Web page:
What is Fructose Malabsorption?
Fructose is a sugar found naturally in many foods, in several forms: as a free sugar; as a constituent of the disaccharide sucrose; or as fructans, a polymer of fructose present in some fruits, vegetables and grains. Normally fructose is absorbed in the small intestine, via two mechanisms. Firstly, free fructose is facilitated by a low capacity transporter, GLUT-5, that is present throughout the small intestine. Secondly, when glucose is present with fructose, it is taken up more effectively, a response believed to be related to the GLUT-2 transporter.
Most people can absorb fructose, however one in three adults with symptoms of IBS malabsorb fructose. In fructose malabsorption the absorption of free fructose (in excess of glucose) is impaired. Failure to completely absorb free fructose leads to its delivery in the colon. Colonic bacteria rapidly ferment this free fructose to hydrogen, carbon dioxide and short-chain fatty acids. This can cause symptoms of IBS such as bloating, excessive flatulence, borborygymi, abdominal pain, loose bowels motions and/or constipation.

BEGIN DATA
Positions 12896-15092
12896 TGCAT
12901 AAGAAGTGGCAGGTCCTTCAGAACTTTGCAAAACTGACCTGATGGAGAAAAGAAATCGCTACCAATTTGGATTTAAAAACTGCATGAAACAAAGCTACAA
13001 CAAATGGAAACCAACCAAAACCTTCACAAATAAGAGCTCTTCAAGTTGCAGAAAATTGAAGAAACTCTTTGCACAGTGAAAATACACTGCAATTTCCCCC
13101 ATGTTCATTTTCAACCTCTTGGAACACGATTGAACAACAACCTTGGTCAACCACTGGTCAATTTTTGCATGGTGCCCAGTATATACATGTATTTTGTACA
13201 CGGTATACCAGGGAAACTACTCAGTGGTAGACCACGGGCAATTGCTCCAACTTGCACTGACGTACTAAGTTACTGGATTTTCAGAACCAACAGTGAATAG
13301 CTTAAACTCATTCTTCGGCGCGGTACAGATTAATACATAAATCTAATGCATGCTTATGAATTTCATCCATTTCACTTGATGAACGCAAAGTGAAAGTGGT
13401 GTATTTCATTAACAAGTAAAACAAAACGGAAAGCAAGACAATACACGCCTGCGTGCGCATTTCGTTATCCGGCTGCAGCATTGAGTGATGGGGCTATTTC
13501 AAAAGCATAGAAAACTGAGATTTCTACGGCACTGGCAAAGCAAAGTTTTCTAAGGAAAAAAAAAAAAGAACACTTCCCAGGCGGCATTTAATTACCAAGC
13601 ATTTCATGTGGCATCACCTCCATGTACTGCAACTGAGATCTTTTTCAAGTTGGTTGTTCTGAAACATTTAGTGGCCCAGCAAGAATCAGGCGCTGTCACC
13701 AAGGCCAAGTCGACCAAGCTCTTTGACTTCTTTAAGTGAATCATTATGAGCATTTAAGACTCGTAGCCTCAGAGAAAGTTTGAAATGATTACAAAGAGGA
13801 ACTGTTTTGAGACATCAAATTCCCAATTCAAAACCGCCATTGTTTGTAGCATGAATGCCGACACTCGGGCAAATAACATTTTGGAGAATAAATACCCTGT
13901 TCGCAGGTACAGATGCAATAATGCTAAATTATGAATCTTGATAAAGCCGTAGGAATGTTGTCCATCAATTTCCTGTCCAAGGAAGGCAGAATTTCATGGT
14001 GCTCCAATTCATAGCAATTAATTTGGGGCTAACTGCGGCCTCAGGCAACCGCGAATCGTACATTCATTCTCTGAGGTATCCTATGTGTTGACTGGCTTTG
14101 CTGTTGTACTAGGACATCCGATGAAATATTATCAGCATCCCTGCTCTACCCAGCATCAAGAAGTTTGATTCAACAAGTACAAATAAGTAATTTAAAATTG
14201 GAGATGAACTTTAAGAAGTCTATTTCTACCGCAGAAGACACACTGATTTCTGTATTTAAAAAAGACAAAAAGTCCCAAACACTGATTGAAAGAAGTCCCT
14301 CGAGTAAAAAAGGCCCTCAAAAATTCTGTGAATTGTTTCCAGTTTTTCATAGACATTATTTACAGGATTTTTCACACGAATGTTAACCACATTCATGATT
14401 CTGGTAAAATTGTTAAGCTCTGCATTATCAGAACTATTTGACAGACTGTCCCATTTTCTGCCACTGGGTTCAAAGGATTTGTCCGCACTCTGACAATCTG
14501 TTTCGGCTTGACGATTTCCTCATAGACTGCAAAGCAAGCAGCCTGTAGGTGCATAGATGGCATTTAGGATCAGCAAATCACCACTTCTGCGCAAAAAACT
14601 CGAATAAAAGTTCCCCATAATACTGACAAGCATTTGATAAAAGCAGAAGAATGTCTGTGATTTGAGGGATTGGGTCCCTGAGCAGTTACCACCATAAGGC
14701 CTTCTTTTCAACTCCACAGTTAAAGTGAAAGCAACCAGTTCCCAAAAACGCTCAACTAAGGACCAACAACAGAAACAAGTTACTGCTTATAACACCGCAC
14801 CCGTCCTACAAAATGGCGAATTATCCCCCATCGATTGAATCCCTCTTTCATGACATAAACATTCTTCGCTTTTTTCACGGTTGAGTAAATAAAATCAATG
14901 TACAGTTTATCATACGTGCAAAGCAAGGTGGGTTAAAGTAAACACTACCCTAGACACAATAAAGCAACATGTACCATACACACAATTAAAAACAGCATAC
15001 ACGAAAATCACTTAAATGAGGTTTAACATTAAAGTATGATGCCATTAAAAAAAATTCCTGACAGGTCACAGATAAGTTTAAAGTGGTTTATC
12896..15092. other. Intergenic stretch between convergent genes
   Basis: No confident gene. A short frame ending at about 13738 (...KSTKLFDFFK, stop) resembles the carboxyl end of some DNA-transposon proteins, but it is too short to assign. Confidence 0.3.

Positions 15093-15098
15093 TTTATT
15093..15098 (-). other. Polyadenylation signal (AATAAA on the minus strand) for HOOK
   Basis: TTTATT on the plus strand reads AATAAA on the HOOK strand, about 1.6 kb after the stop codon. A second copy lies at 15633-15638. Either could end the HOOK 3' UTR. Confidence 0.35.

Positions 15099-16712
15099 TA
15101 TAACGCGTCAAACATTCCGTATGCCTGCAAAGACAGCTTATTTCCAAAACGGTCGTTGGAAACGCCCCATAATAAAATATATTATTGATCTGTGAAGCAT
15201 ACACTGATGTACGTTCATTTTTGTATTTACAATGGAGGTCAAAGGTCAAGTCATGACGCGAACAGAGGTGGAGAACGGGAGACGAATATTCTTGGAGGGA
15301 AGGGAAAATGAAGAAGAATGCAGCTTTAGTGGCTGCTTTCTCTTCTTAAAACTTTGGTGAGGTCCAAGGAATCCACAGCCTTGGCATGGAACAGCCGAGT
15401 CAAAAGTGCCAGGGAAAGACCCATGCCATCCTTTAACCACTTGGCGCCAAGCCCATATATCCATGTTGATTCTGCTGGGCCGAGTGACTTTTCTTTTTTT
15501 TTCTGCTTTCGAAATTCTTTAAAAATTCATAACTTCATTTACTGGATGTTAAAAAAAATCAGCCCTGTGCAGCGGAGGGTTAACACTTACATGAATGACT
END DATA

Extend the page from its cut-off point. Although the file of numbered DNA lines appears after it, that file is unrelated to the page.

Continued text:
Fructose malabsorption can be diagnosed using hydrogen/methane breath testing, which recognises unabsorbed fructose, and dietary strategies can assist with minimising symptoms of Fructose Malabsorption.